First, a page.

Is Obama macho enough for Latinos?
The Romney campaign told Buzzfeed Monday President Obama’s biggest problem with Latino voters is that they view him as a “weak leader,” and his uninspired performance at the first debate with his conservative opponent this month helped solidify that impression.
To explain Obama’s narrowing lead in the key state of Florida, according to a poll released over the weekend by The Miami Herald and Florida International University, Romney aides provided this cultural analysis, as paraphrased by Buzzfeed:
In much of Latino culture, they explained, political leaders are expected to demonstrate a macho bravado, and Obama's debate performance last month — with his verbal pauses, downward gaze, and weak defense of his own record — seemed to exacerbate the incumbent's perception problem.
It’s not clear whether the Romney aides, who BuzzFeed did not identify, actually used the word “macho,” or if the web publication freely interpreted the aides’ explanation. Either way, Rep. Nydia Velázquez (D-N.Y.) pounced on the Romney camp’s comments, calling them “offensive stereotypes of the Hispanic community.”
The interpretation also didn’t impress Ana Navarro, a conservative strategist who has criticized Romney for his positions on immigration:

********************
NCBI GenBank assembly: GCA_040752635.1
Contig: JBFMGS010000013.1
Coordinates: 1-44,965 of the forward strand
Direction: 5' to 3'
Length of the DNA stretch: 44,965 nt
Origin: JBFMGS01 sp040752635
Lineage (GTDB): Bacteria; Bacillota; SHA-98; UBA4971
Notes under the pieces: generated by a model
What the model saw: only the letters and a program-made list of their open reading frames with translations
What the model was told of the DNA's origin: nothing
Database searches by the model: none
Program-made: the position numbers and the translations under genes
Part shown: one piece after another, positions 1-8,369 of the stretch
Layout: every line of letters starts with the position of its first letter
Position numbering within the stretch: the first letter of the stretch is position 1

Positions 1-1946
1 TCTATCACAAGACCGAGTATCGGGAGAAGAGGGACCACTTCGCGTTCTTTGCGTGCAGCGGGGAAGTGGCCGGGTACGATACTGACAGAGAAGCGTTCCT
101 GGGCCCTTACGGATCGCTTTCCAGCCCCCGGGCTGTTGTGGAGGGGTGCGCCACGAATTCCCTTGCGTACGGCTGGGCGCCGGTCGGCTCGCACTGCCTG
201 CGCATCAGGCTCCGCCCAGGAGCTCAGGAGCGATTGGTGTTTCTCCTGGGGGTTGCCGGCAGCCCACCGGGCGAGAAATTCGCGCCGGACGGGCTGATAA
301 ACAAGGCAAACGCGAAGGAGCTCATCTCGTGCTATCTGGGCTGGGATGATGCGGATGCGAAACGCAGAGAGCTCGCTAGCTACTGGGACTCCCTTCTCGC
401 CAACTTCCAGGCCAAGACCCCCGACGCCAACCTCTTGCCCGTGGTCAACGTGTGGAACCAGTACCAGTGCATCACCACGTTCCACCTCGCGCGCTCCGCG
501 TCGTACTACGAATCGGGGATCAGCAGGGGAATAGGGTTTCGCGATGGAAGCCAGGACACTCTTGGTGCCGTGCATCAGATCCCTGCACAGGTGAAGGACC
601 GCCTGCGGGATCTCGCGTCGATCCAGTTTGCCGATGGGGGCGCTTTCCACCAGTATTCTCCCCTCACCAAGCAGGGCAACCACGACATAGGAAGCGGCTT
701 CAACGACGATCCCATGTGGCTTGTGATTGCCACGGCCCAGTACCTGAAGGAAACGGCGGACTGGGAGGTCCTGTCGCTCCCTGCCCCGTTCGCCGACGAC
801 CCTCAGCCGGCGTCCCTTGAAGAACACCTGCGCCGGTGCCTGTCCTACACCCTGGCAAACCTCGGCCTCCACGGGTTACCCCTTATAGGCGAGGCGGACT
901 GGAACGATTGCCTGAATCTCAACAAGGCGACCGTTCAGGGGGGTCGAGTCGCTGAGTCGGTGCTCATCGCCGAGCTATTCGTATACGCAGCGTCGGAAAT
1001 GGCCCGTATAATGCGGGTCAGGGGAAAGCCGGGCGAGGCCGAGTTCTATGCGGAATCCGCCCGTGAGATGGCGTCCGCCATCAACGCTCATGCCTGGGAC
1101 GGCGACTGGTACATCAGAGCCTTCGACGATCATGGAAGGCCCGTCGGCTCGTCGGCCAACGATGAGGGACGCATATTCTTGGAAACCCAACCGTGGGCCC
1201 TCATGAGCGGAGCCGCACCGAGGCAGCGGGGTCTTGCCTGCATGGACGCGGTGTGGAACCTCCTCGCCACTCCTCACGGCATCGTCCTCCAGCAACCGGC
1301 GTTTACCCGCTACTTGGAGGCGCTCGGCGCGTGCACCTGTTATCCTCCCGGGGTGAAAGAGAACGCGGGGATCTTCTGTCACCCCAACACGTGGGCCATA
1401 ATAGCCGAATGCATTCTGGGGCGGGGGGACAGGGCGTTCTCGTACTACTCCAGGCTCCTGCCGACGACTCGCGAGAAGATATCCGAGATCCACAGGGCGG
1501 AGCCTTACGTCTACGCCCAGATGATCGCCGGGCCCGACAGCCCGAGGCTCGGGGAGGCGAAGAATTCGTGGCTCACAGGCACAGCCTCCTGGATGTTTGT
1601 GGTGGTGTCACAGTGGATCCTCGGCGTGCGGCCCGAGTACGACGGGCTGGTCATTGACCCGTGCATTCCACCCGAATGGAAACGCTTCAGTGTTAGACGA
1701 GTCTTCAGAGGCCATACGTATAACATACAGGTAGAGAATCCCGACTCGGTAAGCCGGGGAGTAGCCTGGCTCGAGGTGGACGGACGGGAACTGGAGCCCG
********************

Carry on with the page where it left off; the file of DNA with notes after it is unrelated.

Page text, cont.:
While Latinos have a reputation for machismo, a culturally specific form of sexism, it deserves mention that, unlike the United States, five Latin American countries have elected women presidents: Nicaragua, Costa Rica, Argentina, Chile and Brazil.
And there are other signs that old-school machismo has become increasingly offensive to modern ears. A Spanish bureaucrat resigned from his post this month after saying “Laws are like women, they’re there to be raped.” (The ill-chosen phrase plays off of the double meaning of the word “violar” in Spanish, which means both “violate” and “rape.”)
Whether or not the Romney team’s machismo analysis is accurate, there’s no denying that Obama took a dive in polls of Latino voters after his less-than-aggressive debate performance. The Latino Decisions weekly national tracking poll of Latino voters showed that Obama dropped to 67 percent from 72, while Romney jumped from 20 percent to 23.
Romney may need a bigger bump than that, however. Demographics are changing in swing states like Florida, Nevada and Colorado. Romney’s poor performance among Latinos may undermine his efforts to win the swing states he needs to come out on top in November’s election. As The Huffington Post's Janell Ross reports:
If Obama carries Florida and all the other states that polls and prognosticators widely predict that he will, Obama will only need four more electoral college votes and one state to hold the White House, said Manzano, a senior analyst at Latino Decisions. If Romney carries Florida, he will sit 50 votes and several states away from claiming the Oval Office.